“Embracing Missional Shalom Community” – Dr. Randy Woodley

& Augsburger Lecture Series, Chapel Gathering in the Seminary, Seminary.

What does missional shalom community look like? In this Chapel Gathering of the Augsburger Lecture Series, consider the perspectives of Randy Woodley, from Eagle’s Wings Ministry, and the teaching of Luke 15.

Randy Woodley is an author, missiologist, activist-scholar, former pastor and innovator. In over 35 years of grassroots ministry he has founded or helped to form organizations such as Christians for Justice, Eagle Valley Church, Eagle’s Wings Ministry, American Indian Environment and Health Association, North American Institute for Indigenous Theological Studies, Evangelicals 4 Justice, Eloheh Village for Indigenous Leadership and Ministry Development and Eloheh Farm. His most recent book is Shalom and the Community of Creation: An Indigenous Vision (2012). Randy is legal descendent of the United Keetoowah Band of Cherokees and has been involved in Indigenous ministry for 28 years. Currently, Dr. Woodley serves as Distinguished Professor of Faith and Culture, Director of Intercultural and Indigenous Studies and Program Director NAIITS Master of Arts in Intercultural Studies at George Fox Seminary in Portland, Oregon. He achieved a Master of Divinity degree from Eastern Seminary, is ordained by the American Baptist Churches, and is received his PhD. in Inter-cultural Studies at Asbury Seminary.

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The Augsburger Lectureship provides resources to annually bring to the campus of the college and seminary a noted lecturer to address pertinent topics in the area of Christian evangelism and mission for the stimulation and development of a vision for evangelism and missions for the students, faculty and staff of Eastern Mennonite University.

The entire campus community is invited to every chapel service on campus. Eastern Mennonite Seminary hosts chapel gatherings in Martin Chapel every Tuesday and Thursday morning at 11:00.

Seminary Capstone Presentation – Jonathan Swartz

& Seminary, Seminary Senior Capstone, Student Speakers.

Jonathan Swartz,
Surprised by Hoping In/For Conflict?

Students in the seminary’s Master of Divinity program complete Capstone Integration Projects across the two semesters of their senior year. During the fall semester, they negotiate with the professors in the Formation in Missional Leadership class the design of their projects. They then complete their projects in the spring, producing a final paper and making a public presentation.

“Embracing Missional Shalom Community” – Dr. Randy Woodley

& Augsburger Lecture Series, University Chapels.

What does missional shalom community look like? In this opening chapel of the Augsburger Lecture Series, consider the perspectives of Randy Woodley, from Eagle’s Wings Ministry, and the teaching of Luke 15.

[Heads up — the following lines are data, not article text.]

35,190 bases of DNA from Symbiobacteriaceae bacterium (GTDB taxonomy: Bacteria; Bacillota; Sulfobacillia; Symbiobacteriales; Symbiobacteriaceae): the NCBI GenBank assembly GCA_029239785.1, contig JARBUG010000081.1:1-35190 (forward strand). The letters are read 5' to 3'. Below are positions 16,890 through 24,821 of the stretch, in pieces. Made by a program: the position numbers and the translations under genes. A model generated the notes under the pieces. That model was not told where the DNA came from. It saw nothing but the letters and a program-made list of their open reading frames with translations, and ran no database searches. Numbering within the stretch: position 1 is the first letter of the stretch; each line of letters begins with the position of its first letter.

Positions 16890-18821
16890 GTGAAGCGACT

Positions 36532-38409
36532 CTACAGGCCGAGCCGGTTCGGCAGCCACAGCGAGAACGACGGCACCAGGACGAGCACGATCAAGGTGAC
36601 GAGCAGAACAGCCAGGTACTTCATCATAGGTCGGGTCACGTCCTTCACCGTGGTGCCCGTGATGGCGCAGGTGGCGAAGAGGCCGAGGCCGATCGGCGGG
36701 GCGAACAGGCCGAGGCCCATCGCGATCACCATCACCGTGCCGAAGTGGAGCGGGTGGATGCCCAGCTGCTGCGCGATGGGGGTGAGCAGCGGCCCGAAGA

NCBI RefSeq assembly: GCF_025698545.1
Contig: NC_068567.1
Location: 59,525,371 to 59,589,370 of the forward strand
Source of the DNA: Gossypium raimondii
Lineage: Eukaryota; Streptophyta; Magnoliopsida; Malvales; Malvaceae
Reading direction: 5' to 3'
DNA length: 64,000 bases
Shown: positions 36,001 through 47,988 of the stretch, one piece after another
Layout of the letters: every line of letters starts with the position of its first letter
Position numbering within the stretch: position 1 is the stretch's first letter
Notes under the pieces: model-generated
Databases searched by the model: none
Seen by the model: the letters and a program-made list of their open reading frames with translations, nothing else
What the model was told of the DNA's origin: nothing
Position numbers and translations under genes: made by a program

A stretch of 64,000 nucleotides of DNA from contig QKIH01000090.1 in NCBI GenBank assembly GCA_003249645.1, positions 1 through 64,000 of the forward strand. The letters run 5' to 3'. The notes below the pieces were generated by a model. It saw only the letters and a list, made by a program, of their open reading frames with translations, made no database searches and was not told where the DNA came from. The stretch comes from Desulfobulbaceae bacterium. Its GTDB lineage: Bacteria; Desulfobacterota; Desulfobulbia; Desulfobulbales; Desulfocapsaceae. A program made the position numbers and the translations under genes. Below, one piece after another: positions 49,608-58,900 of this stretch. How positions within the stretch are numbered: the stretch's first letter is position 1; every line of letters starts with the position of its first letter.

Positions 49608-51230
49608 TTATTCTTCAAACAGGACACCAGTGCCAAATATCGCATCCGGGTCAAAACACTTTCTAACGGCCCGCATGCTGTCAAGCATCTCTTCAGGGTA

Randy Woodley is an author, missiologist, activist-scholar, former pastor and innovator. In over 35 years of grassroots ministry he has founded or helped to form organizations such as Christians for Justice, Eagle Valley Church, Eagle’s Wings Ministry, American Indian Environment and Health Association, North American Institute for Indigenous Theological Studies, Evangelicals 4 Justice, Eloheh Village for Indigenous Leadership and Ministry Development and Eloheh Farm. His most recent book is Shalom and the Community of Creation: An Indigenous Vision (2012). Randy is legal descendent of the United Keetoowah Band of Cherokees and has been involved in Indigenous ministry for 28 years. Currently, Dr. Woodley serves as Distinguished Professor of Faith and Culture, Director of Intercultural and Indigenous Studies and Program Director NAIITS Master of Arts in Intercultural Studies at George Fox Seminary in Portland, Oregon. He achieved a Master of Divinity degree from Eastern Seminary, is ordained by the American Baptist Churches, and is received his PhD. in Inter-cultural Studies at Asbury Seminary.

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The Augsburger Lectureship provides resources to annually bring to the campus of the college and seminary a noted lecturer to address pertinent topics in the area of Christian evangelism and mission for the stimulation and development of a vision for evangelism and missions for the students, faculty and staff of Eastern Mennonite University.

Inside Athletics: March 6, 2014

& Faculty/Staff Speakers, Inside Athletics.

In this week’s “Inside Athletics” podcast, Dave and James come up for air after last week’s busy stretch with the ODAC Basketball Tournaments.  They give some recapping thoughts on the basketball tournaments, as well as the ODAC Indoor Tack & Field Championships, which were also last weekend.  Other topics include David Falk and EMU’s 15 Seconds Of Fame on ESPN a few weeks ago, as well as Dave skimming the surface on the current hot topic of “one-and-done” student-athletes in college.

Inside Athletics is a weekly podcast hosted by Director of Athletics, Dave King. The podcast offers a synopsis of what is happening in EMU athletics, but also delves deeper into how athletics at EMU shapes lives and enhances college educations by positively impacting an athlete’s understanding of self, others, and God. Sports Information Director James De Boer is a regular guest with EMU coaches and athletes making appearances as well.